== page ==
Damon Wayans was the second major cast member from “In Living Color” to leave the show, after Kim Coles. He departed following the third season to pursue a big screen career, starring in films like “The Last Boy Scout,” “Blankman” and “Major Payne.” But during his time with the show, he left an unmistakable signature that can be felt across a number of colorful characters.
Think of “In Living Color” and you're bound to have the image of an angry, put-upon clown flash through your head (Homey D. Clown), or perhaps a pair of flamboyant critics giving the weekend's latest release “two snaps up” (“Men On…”). These were some of Wayans' trademark sketches, coming at a time when, as he says in our extended feature on the series' 25th anniversary, he was eager for redemption after being fired from “Saturday Night Live.”
Here are the beginnings and inspirations for those sketches and more, in his own words.
On Homey D. ClownSubscribe to UPROXX
One of the most iconic characters produced by the “In Living Color” laboratory was Homey D. Clown. An ex-con forced to work as a clown as stipulated by his parole agreement, Homey had his share of anger issues and took out his hatred of the system and “the man” on unsuspecting (often times spoiled) brats looking to have a good time at a birthday party or other such gathering.
“Oh Homey's always gonna be funny. Homey would be great now. There's just so much stuff that's not being dealt with in terms of black voices, because it was his subconscious voice. I used to do a character in my act, The Angry Black Comic. I actually did it on 'Saturday Night Live.' His thing was, 'Good evening, white people. On my way down here tonight I killed three white people. Oh, you ain't laughing? Then you would have been dying,' you know?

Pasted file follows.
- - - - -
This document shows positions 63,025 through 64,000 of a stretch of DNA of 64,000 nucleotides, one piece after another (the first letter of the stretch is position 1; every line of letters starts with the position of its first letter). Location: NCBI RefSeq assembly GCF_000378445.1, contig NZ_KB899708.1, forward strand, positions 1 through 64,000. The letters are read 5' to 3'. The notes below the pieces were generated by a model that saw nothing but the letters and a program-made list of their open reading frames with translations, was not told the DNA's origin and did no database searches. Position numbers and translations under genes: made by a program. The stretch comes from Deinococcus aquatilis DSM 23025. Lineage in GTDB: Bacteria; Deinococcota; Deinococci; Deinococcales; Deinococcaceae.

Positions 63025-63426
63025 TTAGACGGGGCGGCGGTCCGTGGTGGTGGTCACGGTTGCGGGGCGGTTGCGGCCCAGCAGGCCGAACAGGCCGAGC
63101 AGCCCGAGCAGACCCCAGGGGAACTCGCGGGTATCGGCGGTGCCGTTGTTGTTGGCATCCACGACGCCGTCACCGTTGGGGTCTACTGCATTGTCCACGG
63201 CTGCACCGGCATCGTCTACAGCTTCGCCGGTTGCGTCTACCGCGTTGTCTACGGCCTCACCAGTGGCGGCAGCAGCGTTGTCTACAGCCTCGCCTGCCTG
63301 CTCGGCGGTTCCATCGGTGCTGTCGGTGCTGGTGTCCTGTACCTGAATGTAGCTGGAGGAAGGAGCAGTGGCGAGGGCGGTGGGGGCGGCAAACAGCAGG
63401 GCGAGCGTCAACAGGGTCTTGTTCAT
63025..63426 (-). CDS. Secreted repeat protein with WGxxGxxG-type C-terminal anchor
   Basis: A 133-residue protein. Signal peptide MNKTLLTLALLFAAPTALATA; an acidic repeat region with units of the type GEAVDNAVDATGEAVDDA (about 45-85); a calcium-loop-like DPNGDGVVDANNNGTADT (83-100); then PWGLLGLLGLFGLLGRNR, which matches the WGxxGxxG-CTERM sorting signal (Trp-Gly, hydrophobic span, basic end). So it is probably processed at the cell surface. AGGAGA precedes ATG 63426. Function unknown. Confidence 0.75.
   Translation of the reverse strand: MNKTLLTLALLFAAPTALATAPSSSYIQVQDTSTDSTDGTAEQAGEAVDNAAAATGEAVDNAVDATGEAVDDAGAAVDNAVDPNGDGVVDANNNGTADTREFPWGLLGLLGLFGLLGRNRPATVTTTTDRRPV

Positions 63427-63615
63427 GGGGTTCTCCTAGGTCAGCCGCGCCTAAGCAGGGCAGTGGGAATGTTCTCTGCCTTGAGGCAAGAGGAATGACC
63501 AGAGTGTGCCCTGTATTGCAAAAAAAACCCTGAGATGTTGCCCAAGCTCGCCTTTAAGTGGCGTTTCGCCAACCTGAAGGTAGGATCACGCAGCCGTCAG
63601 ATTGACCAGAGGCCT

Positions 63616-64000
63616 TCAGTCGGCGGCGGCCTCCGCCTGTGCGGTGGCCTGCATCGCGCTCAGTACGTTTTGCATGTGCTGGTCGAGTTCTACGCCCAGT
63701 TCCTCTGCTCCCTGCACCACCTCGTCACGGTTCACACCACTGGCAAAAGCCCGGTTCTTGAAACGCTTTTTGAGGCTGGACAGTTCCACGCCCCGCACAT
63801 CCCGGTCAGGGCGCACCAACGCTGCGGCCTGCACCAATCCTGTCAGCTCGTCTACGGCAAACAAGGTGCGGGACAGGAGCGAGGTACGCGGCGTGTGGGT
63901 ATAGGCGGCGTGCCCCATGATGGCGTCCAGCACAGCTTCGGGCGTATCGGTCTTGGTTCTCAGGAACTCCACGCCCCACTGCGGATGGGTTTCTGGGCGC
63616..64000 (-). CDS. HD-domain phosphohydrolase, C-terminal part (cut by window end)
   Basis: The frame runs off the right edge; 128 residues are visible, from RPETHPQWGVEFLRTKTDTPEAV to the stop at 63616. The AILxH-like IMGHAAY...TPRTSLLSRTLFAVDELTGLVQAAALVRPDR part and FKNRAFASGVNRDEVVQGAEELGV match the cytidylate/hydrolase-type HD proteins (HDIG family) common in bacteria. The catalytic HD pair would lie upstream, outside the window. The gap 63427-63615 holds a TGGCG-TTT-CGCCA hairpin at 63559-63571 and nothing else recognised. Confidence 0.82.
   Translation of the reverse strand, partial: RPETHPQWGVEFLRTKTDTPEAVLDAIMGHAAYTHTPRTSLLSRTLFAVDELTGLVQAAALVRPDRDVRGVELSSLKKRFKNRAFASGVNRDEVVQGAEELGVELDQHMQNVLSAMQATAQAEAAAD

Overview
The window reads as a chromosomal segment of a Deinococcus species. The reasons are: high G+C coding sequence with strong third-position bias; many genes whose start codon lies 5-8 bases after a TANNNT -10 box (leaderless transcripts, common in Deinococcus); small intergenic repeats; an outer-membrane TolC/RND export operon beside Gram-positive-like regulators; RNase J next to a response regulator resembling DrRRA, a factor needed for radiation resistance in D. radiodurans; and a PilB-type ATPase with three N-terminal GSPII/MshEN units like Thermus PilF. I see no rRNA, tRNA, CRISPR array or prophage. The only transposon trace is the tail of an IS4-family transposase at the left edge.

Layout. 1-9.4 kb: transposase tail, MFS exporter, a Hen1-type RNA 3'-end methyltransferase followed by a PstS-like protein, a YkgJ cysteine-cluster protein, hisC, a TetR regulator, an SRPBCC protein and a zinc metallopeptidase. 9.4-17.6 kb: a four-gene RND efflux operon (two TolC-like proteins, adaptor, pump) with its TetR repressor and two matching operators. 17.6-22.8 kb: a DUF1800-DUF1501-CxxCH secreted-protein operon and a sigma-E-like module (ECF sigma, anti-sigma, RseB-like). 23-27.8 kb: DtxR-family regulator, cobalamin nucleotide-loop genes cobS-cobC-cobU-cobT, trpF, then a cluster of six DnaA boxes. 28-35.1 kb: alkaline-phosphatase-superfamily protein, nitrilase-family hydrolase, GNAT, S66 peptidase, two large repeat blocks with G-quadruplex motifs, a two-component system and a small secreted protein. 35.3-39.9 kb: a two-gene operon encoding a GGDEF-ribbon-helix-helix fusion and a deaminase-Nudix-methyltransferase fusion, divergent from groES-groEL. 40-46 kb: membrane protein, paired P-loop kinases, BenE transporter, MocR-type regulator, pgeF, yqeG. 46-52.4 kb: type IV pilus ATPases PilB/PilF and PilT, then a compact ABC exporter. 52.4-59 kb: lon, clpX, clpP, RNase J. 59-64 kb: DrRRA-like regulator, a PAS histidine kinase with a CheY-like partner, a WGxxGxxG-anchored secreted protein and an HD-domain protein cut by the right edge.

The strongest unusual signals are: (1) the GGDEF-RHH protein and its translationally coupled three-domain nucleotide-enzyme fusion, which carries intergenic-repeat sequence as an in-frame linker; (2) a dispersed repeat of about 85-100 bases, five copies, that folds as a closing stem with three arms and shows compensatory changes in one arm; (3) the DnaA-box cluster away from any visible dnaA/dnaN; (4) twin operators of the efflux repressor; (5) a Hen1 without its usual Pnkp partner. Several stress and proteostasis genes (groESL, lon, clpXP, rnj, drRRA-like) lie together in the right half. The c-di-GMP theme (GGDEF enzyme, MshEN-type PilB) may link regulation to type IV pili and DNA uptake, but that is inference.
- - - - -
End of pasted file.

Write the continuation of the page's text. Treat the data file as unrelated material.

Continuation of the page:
“And then, Paul Mooney, he was the angriest black man in the world and he prided himself on that. Like, he wouldn't even pitch ideas for sketches in front of white people. 'Not in front of the white people, Homey. One on one, me and you, Keenen, and I'll tell you everything. Not in front of the white people.' And he would say 'Homey,' you know, 'Homey this, Homey that. Oh Homey, Homey. Not in front of the white people, Homey.' So this guy, Sandy Frank – these are writers – and Matt Wickline said, you know, this is funny. The clown who won't perform. So they wrote Homey D. Clown and I put the angry black man voice on Homey D. Clown because I just thought it was appropriate, and the rest is history.”
On Anton Jackson
Anton Jackson was a Damon Wayans creation that ended up with a life outside of “In Living Color.” The character appeared briefly in one of the early scenes of the 1992 film “Mo' Money,” which starred Wayans and his younger brother Marlon. He also popped up as a witness in the O.J. Simpson trial in a “Saturday Night Live” sketch when Wayans returned to host in 1995.
“Anton was actually a combination of people. I had an uncle named Gene who was a heroin addict and I remember he came by my house high on the heroin. He had white stuff all over his pants and my mother's like, 'Eugene, what the hell is on your pants?' And he said [Anton Jackson voice] 'Oh, I just came from seeing the twenty-five cent movie. You'd be surprised what they show for twenty-five cents!' He was at the porno house watching movies and had jerked off!